Popularity has never held much interest for me. I had enough of a struggle finding real friends, why would I need fake ones? I’ve always just wanted to be accepted for who I am. I never cared about having loads of people around me or reaching higher levels of influence. I’m a Hufflepuff, man. Not a Slytherin or Gryffindor. Plus, I’m painfully introverted. Why would I want to go to parties all the time? That sounds like hell. No, popularity was never going to be my thing. Talking to people in general was never my thing. There was no way I was climbing any ladders. And honestly? Never cared much for the whole process. I always genuinely enjoyed just befriending the “weird” kids, because they were always true to themselves and quirky independent lovable weirdos. I still stand by that. But then I started doing theater.
For some reason, while I never cared about popularity elsewhere, I was always obsessed with the theater hierarchies. Who were the “cool kids”, who were the “wannabes”, and who were the “outcasts”? It’s not like these social hierarchies were subtle. The same kids always got the leads and they tended to stick together. The dancers were really cliquey and had their own subset of drama. Us chorus kids were always the ones who no one really knew why we were there. Most of us managed to climb up the ranks eventually, but a lot of us didn’t. I made some headway, but not a lot. A few small parts in classes and in One Acts. A tiny role in the school musical one year. It wasn’t a lot, but it was something.
But the hours I devoted to obsessing over these cliques and popularity ladders was honestly ridiculous. I could still chart who was friends with who to this day. It was even worse with my theater camp. The same kids always got the leads and they were all best friends during the school year too. Everyone else had to scramble to get themselves noticed. Some did better than others. You pretty much got popularity points if you had a lead or you were a senior. That was it. Or you were friends with the “right” people. It was the same High School bullshit you see everywhere. And I cared waaaaay too much about this nonsense. Wondering why I didn’t fit in. Longing to be a part of the “cool kids” (who really weren’t all that cool in the grand scheme of things. They were still just theatre kids). Wondering why I wasn’t “good enough”.
But, when I got to college, things changed. All of those stupid social rules and templates were thrown out the window. Nobody cared about who you were in High School anymore. Whether you were popular or not. Whether you were in honors or academic classes. Whether you were interested in sports or music. What clothes you wore. Nah, all of those stupid judgments went away for the most part. Instead, friendships were based on personality traits, interests, and hobbies. Maybe a little by proximity too. There’s legit psychological evidence of this out there. It was a miracle to get out of that narrow-minded popularity bullshit. I became friends with people I never would have had the courage to speak to in High School. I can’t count the amount of times I’ve wished I met some of my High School classmates in college instead of High School.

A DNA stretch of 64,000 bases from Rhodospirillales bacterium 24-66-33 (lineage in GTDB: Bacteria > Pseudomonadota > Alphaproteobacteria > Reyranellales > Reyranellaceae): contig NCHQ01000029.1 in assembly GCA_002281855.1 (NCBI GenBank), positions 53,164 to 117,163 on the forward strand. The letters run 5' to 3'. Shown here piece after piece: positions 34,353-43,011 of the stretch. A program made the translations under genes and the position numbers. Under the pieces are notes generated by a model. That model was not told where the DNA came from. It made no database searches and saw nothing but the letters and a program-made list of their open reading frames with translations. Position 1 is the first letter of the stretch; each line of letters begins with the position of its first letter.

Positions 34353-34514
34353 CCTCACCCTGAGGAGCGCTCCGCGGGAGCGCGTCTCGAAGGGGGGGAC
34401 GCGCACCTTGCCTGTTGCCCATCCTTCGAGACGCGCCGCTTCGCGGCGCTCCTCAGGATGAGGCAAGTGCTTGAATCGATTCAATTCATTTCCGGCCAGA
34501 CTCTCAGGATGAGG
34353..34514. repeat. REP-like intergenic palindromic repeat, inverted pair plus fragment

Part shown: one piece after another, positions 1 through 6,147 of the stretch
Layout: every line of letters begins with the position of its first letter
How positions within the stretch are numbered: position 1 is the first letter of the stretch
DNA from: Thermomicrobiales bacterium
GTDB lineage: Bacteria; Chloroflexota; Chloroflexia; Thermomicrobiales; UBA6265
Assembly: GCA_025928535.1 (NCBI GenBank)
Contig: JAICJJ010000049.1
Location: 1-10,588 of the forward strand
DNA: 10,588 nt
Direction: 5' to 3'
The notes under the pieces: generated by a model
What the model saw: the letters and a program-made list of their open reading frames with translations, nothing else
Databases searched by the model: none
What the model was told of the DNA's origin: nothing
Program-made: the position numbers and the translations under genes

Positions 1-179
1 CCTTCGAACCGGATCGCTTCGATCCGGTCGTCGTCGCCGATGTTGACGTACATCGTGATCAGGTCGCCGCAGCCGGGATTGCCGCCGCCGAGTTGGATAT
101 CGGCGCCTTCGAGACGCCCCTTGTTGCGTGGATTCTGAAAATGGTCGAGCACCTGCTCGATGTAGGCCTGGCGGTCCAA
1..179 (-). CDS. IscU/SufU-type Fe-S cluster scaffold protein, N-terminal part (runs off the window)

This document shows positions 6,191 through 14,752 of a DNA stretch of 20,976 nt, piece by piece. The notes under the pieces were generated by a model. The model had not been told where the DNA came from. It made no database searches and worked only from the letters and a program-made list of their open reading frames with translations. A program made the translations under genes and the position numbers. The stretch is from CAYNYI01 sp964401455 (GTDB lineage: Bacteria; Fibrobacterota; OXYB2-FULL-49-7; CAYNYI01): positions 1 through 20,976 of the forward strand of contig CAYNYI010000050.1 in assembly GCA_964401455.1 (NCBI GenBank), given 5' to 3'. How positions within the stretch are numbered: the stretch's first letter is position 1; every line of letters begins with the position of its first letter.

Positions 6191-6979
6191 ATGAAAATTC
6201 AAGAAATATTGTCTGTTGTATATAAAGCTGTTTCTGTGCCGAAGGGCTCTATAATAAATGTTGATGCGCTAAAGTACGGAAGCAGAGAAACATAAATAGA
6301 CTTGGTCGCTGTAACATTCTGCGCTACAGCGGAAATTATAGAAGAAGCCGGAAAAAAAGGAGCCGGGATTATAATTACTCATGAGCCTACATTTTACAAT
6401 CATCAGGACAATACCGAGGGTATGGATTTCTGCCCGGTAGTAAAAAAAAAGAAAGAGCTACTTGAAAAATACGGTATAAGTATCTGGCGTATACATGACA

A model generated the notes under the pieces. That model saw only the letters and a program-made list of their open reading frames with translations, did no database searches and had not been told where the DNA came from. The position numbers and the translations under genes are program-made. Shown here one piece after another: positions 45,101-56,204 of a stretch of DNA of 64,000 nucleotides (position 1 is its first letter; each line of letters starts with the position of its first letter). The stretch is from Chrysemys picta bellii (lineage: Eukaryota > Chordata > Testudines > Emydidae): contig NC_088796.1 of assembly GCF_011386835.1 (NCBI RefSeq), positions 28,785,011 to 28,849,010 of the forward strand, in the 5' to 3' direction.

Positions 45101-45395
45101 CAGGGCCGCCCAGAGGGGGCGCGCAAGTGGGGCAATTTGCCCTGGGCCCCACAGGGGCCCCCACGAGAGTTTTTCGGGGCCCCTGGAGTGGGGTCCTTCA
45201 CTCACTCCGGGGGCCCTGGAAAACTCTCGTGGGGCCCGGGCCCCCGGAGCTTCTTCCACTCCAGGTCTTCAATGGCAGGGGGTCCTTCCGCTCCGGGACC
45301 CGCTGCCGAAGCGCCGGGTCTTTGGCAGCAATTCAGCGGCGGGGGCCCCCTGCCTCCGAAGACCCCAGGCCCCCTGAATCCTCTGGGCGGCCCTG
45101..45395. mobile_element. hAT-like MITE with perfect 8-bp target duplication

So when I went back to my old summer camp in college, I thought that the whole popularity thing had just been my insecurity. These people weren’t really “impossible” to talk to. That’s crazy talk. I was just consumed with teenage angst and I made things more complicated than they really were. Thing was…I was totally right. Going back reminded me of all the nonsense. It was like nothing had changed at all. I had to rework my brain into navigating the High School bullshit. But I ducked my head down, got used to the rules, and found my place again. Made a few moves and crawled up the ladder a bit. Then, once I’d reached a place I was comfortable with and stopped caring about the nonsense, I bid the camp goodbye. Well, I also bombed an audition earlier that summer. But I prefer my version of the story.
Today was a shitty day. I was working with a High School girl who is total “popular girl” material. It’s exhausting having to put up with this needless drama again. It’s so much better working with adults who know how to interact and have learned a little bit about the world. To cool down after work, I met up with an old friend from my summer camp to see a play there. I saw many kids who I’ve known since I was literally 10 or 11. Who I’ve spent many summers with. Who claim that this place is a place where everyone is at home, accepted, and loved. Who then proceeded to ignore me the entire night. It was fine. The feeling was mutual. I understand now that this camp lives in an eternal state of High School politics with their own set of popularity rules. It still seems ridiculous to me that they hold true to those rules well past High School though. Maybe it’s just me.
As a 22 year old, I don’t believe that popularity is important. Having friends is good and having people who accept you is great. But popularity? I don’t need it. People who care about it are immature. People who follow these stupid rules need to grow up. But that’s none of my business. I wasted years trying to climb the ladder. And, admittedly, I still see cliques everywhere I go. I’m a Survivor fan. Like, the TV Show. It’s in my blood. Either way, popularity isn’t worth what you’d think. Learning to be friends with all sorts of people in College really opened my mind to a whole new way of living. It’s so much better than trying to gain popularity points or being friends with the “right” people. The people I remember from High School aren’t the cool kids that I pined after. Nah, it’s the ones who were standing in the trenches with me. At the end of the day, those are the people who really matter.